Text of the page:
Fred Diamond: A question here comes in from Susanne, Susanne is in Northern Virginia and she asks, “Can you talk about preparation a little more? How can I really be prepared?” Thank you, Susanne. It’s an interesting question because again, we’re doing a webcast every single day and there’s a lot of words that keep coming up. We talked about professional on the previous slide, now sales professionals are really being tasked with being professionals because for the first time in history like we mentioned, everybody is dealing with the same thing. It’s the whole ramifications of the economic issues with COVID, forgetting about the health for a second. You have to know as a professional the value that you can be bringing and we’re hearing more and more people like yourself and people we have every single day talking about that. You said, “How can I help?” I would say that it’s even like, “Here’s how I can help” because we should know if we’re a professional, your customer is dealing with this, this and this. We know what they’re dealing with, it’s not like, “Are you trying to grow? Are you trying to expand into new markets?” There might have been other challenges prior to March 15th. Right now the challenge for everybody on the planet in business is, “How do I get past the economic challenges and health challenges related to COVID?” Back to Susanne’s question, what’s some of your advice on how sales professionals can more effectively prepare to bring those types of value to the customer?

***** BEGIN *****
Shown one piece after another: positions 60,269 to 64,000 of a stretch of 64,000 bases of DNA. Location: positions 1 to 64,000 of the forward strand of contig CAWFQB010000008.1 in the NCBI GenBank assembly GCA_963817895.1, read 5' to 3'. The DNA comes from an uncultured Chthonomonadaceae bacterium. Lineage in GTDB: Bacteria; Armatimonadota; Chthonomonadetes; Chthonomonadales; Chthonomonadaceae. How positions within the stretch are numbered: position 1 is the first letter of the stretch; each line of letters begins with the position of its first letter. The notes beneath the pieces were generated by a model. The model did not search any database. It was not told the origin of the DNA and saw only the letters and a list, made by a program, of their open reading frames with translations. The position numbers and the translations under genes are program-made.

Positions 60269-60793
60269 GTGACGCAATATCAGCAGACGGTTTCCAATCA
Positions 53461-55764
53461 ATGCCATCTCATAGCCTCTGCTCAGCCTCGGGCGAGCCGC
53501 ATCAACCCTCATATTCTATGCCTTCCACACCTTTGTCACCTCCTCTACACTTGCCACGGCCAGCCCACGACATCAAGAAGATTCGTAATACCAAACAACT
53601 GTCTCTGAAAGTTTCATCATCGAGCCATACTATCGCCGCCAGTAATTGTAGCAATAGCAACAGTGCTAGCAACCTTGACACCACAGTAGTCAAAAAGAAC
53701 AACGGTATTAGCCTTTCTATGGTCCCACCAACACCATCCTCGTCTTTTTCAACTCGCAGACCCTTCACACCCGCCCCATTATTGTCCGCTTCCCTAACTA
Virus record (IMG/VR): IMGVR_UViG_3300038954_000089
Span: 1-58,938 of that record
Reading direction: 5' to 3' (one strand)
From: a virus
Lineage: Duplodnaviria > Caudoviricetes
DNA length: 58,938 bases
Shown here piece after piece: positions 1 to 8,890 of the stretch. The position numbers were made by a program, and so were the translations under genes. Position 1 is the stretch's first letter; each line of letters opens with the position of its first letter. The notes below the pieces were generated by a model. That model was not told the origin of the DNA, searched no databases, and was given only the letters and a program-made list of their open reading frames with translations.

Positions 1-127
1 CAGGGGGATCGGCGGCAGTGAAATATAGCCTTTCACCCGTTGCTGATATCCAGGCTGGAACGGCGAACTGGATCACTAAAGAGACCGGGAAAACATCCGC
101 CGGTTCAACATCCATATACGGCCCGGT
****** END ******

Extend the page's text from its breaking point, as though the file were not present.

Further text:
Jack Malcolm: That’s a great question, Susanne, because obviously this requires more work on your part, it requires preparation. Every message has to be customized to this specific customer. Product selling is like sending out a love letter addressed, “To whom it may concern.” This is about knowing the customer and being prepared not only to show how you can help them but actually to ask better questions so that you can jointly collaborate to do that and that actually takes me to my next slide here. Why is consultative selling so appropriate right now? First, to answer Susanne’s question, what is a better time for professional growth? If you’re like most salespeople that I know, you’re not traveling to customer locations for face-to-face meetings. All that time that you are saving, you should be using that to make sure you’re better prepared. In other words, trade drive time or fly time for preparation time and I’ll talk a little bit about some of the specifics about what you need to prepare for but obviously you need to know a lot about the customer and their business, you need to know about their industry and you need to know about the specific function that they deal with.